RICHMOND, Va. (AP) — This is the time of year when the Virginians Barbershop Chorus usually would be putting the finishing touches on its Christmas show.
This year, though, any last-minute polishing of the harmonizing will come not in rehearsals but on the computer, where longtime director Mike Wallen is spearheading the effort to piece together video of past performances, along with three additional holiday songs that feature parts recorded by members at home and then are merged into a seamless piece.
It’s not a simple process to stitch everything together, and it’s certainly not Wallen’s preferred musical method of ringing in the holidays. But he wasn’t about to miss another Christmas after last year’s program was canceled because of the pandemic.
“We desperately missed singing for our audience,” Wallen said.
By this past September, when the chorus hadn’t been able to resume in-person rehearsals, it became clear that producing a live show for Christmas wasn’t going to be possible, so the Virginians moved to Plan B: a free “virtual show.” ”Home for Christmas” will debut on Facebook and YouTube at 8 p.m. Saturday and then will remain available for viewing.
COVID-19 has made things challenging for the chorus for going on two years now; its last live, full-chorus performance was its Christmas show in December 2019. In-person rehearsals stopped in March 2020, but the chorus stayed connected — and kept its camaraderie alive — by holding weekly rehearsals via Zoom.
Chorus members were grateful to be able to see one another on Zoom, but its technology isn’t advanced enough to replicate the experience of singing together in the same room.
For a while in the summer, they tried “drive-in” rehearsals, where members sat in their cars in a parking lot at Regency Mall and sang, linked by microphones wired from individual vehicles to a sound board and mixer so members could hear everyone through their car radios or headset.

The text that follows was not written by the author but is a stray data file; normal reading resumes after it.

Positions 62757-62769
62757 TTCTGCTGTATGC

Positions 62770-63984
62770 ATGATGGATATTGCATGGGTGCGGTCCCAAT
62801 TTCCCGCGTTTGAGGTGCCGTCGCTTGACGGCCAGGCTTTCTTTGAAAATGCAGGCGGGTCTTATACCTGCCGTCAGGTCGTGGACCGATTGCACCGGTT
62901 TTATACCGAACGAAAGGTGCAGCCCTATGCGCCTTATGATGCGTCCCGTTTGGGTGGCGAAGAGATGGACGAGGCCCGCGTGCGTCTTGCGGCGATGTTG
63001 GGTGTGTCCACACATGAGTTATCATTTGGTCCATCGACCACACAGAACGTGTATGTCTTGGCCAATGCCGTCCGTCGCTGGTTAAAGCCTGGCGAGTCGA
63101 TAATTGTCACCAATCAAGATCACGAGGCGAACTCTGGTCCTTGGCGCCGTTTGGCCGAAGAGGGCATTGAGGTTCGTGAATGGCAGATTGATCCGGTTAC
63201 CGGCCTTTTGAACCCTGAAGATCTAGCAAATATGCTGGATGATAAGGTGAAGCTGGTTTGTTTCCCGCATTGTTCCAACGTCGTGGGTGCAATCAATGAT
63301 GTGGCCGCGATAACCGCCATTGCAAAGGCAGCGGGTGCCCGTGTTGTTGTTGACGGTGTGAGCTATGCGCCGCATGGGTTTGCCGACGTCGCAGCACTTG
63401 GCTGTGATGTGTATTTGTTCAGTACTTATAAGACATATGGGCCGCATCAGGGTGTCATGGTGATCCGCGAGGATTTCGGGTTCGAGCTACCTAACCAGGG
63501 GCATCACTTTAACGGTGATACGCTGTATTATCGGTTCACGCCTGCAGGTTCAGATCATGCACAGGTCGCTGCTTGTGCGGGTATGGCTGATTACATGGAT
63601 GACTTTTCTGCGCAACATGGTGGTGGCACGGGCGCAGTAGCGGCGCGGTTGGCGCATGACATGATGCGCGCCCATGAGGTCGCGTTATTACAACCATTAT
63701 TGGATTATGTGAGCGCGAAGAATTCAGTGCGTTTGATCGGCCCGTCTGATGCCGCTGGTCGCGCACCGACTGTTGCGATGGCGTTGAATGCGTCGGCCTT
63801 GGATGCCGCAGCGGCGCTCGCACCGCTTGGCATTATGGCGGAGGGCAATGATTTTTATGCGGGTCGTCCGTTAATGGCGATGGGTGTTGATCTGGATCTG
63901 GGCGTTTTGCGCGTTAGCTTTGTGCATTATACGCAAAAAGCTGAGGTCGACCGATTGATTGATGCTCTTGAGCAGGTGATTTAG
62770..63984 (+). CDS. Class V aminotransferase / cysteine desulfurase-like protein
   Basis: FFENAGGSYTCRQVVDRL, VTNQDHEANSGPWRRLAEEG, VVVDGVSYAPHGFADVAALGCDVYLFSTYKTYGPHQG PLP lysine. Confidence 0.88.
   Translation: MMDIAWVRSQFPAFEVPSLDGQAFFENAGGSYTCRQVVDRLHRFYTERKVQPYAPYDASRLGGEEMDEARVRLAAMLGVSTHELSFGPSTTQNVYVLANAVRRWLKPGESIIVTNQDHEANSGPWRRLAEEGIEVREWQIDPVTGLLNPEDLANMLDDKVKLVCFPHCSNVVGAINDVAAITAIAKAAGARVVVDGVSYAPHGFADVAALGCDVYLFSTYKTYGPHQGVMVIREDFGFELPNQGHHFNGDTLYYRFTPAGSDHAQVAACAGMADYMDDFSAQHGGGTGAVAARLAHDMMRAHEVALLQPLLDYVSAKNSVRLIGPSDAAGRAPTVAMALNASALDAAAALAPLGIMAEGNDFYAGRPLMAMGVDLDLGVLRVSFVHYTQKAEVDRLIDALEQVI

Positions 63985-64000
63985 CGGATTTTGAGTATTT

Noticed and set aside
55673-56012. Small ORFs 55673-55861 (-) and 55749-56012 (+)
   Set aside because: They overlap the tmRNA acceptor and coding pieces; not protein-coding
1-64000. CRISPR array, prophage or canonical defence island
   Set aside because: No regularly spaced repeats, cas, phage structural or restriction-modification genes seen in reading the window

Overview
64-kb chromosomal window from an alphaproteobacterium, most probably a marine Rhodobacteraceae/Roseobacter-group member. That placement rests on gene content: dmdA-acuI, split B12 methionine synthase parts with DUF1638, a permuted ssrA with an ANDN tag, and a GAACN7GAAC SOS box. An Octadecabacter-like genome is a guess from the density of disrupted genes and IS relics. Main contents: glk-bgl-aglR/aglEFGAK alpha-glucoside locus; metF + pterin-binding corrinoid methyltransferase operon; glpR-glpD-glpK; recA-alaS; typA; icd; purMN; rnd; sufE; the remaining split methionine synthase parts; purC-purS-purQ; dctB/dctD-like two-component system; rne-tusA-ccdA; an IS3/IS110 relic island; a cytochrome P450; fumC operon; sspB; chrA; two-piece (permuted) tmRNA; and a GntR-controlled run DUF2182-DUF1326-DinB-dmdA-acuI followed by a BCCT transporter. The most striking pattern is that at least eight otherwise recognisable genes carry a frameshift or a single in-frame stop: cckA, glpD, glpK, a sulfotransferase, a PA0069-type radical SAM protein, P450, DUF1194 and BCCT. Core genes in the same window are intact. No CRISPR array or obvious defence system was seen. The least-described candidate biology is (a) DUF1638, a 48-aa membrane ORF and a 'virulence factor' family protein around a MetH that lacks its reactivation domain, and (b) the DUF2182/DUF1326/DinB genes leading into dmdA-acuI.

In September, after plans to get back together at their usual church fellowship hall were scuttled by a resurgence of virus cases in the area, the chorus started meeting for outdoor rehearsals on property at Providence United Methodist Church in Chesterfield County.
Members gathered at a picnic shelter, physically distanced from one another, and sang as Wallen led the group using the bench of a picnic table as a conductor’s stand. They plan to resume meeting indoors again on Tuesday — for fully vaccinated members — at their old rehearsal spot at Bethlehem Baptist Church in Henrico County. They will follow public health guidance in an effort to keep everyone safe, according to an email sent to members.
The long COVID-related interlude came right after a somewhat momentous development for the Virginians: the decision to welcome women into the previously all-male chorus. The local group, founded in 1945 as the “Tobaccoland Chorus,” followed the lead of the national organization, the Barbershop Harmony Society. That group, which has singers worldwide, opened its ranks to women in the fall of 2019.
A few months later, Erin Cook joined the Virginians and attended a few rehearsals before things shut down, and Jan Owen came into the chorus shortly thereafter, just before the Zoom rehearsals began. Four other women have joined in the meantime. The chorus has an active membership of about 50.
The Barbershop Harmony Society welcomed women as part of its “Everyone in Harmony” mission in 2018 — an effort, as the organization says on its website, to better reflect modern society.
Although there are similar organizations for women — Sweet Adelines International and Harmony Incorporated — and men and women have long sung together in mixed barbershop quartets, BHS says it felt compelled to offer opportunities for women in the setting of a larger chorus.